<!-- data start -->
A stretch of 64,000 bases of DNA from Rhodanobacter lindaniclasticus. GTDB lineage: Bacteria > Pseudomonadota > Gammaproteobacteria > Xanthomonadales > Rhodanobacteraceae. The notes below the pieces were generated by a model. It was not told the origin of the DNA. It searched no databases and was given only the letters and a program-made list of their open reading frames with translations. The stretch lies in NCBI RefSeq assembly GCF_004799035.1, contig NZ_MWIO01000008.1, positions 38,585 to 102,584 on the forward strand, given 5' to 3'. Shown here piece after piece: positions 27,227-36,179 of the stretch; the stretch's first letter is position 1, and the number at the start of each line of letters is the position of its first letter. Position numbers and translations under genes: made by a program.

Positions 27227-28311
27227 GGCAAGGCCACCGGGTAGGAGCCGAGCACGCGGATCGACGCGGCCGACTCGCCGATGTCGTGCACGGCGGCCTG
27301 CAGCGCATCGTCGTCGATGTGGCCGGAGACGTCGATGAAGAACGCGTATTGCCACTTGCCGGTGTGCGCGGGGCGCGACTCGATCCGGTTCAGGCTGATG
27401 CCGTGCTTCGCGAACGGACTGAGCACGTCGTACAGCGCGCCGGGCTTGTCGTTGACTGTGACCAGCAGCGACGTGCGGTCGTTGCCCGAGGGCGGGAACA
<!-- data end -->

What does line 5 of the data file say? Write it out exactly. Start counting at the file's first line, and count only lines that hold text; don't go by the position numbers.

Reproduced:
27401 CCGTGCTTCGCGAACGGACTGAGCACGTCGTACAGCGCGCCGGGCTTGTCGTTGACTGTGACCAGCAGCGACGTGCGGTCGTTGCCCGAGGGCGGGAACA